“In the service economy, labor is the largest component of your cost structure, so if you want to cut costs, that’s where you’ll look first,” said Peter Bookover, chief investment officer at Blakely Financial Group.

While the rate hike is needed in Bookover’s view, the Fed’s strategy calls it aggressive. “I just have a problem [Fed’s] Speed ​​and scale,” he said. “They are coming on so fast and strong, I just worry about the economy and the markets can’t handle it.”

Possible Fed interest rate hike raises fears of economic slowdown


To be sure, high inflation hurts low-income workers the most, as they have the least ability to absorb price increases—a point Powell said repeatedly in his rate-hike argument.

But while rate hikes have begun to slow growth in housing prices, economists doubt they can do much to reduce the cost of food and energy, other key components of the working class budget.

Dean Baker, co-director, “High interest rates from the Fed are not going to have much effect on the price of wheat or oil, except that other central banks also raise rates in response to the Fed’s actions and slower elsewhere.” develop at a rapid pace.” Center on economic and policy priorities, tweeted on Tuesday,

The hike in interest rates also doesn’t address another inflation driver: Companies are raising prices for raw materials far more than cost increases. Federal data shows corporate profits soared to record levels in the first half of this year, with plenty of retail and consumer-goods companies claiming their power to drive up prices to investors.

“A year ago, a month ago, he said, ‘We have to raise prices because our costs have gone up.’ They raised prices, we now know, more than they cost,” said Robert Reich, former President Bill Clinton’s secretary of labor and now a professor at the University of California, Berkeley.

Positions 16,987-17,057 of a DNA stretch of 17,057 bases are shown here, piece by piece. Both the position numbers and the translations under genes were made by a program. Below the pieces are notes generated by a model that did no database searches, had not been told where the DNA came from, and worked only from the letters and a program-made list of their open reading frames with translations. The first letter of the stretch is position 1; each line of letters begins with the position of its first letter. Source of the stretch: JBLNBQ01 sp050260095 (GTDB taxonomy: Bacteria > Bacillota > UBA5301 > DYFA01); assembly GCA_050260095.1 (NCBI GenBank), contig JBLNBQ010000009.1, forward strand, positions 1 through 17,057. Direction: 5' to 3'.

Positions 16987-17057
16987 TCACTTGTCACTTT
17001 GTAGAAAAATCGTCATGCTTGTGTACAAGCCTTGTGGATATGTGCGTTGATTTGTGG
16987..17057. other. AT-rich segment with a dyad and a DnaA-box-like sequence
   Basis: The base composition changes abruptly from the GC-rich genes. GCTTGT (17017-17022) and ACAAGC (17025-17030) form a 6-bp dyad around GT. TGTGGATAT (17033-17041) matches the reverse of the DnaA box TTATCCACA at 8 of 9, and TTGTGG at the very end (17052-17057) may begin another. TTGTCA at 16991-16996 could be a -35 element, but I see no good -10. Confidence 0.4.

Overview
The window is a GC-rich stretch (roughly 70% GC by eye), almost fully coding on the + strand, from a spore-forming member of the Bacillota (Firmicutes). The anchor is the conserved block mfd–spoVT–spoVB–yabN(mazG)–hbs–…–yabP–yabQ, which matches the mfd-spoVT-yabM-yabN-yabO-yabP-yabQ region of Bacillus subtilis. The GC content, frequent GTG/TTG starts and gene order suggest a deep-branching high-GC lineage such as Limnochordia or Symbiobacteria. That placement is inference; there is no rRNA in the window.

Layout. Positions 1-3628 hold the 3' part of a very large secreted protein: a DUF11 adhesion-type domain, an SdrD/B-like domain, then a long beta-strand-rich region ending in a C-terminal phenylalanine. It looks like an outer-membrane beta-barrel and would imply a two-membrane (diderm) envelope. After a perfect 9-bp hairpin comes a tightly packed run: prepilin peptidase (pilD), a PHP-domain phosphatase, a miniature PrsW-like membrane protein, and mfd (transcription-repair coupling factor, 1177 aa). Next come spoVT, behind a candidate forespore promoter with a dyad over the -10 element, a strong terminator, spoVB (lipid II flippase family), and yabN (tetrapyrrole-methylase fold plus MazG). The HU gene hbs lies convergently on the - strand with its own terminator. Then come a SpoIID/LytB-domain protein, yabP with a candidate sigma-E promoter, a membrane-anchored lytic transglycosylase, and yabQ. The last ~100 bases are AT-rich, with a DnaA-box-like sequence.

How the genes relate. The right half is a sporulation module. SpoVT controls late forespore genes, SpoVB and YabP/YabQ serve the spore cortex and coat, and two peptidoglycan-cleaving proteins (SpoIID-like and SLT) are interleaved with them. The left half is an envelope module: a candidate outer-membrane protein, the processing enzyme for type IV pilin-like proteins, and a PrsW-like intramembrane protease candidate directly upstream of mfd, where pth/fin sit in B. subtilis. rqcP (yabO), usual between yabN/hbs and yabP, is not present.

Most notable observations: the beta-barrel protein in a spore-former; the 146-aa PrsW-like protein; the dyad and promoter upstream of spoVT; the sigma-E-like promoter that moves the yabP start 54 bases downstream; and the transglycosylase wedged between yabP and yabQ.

“The public needs to understand that the average large company has far more pricing power than at the beginning of the last century,” he said.

layoff ahead

According to predictions from Oxford Economics, the Fed’s current rate hikes have caused the loss of about 800,000 jobs in the pipeline.

“When we look to 2023, we see almost no net hiring in the first quarter and job losses of more than 800,000 or 900,000 in the second and third quarters combined,” said Nancy Vanden Houghton, Oxford’s chief US economist. Is.”

Others predict an even harder landing, with Bank of America expecting a peak unemployment rate of 5.6% next year. This would put an additional 3.2 million people out of work above today’s levels., A recent study by the International Monetary Fund predicted that unemployment would need to reach 7.5% in order to have an impact on inflation – more than double its current level.

“For doing what they’re trying to do, they’re probably going to lose millions of jobs,” Reich said of the Fed.

Some policymakers and economists with Senator Elizabeth Warren have called the Fed’s aggressive rate hike plans Saying They will “fire millions of Americans out of work” and Sahm Call them “on the unforgivable, dangerous border.”

Powell promised pain, and many are questioning how urgent the pain is.

“If we really hit a recession, inflation will come down pretty quickly. But the cost is going to be huge,” Bivens said.

The danger, Bivens said, is that the Fed has stopped a running train. Once unemployment starts rising rapidly, it is difficult to stop. Instead of stopping neatly at the 4.4% rate projected by Fed officials, the jobless number could easily continue to rise.

“The idea that there is an inflation dial that the Fed can push really hard and leave everything else untouched is an illusion,” Bivens said.

Instead of the soft landing for the economy the Fed says it aims for, Bivens said, “we’re now pointing the plane too hard on the ground and hitting the accelerator.”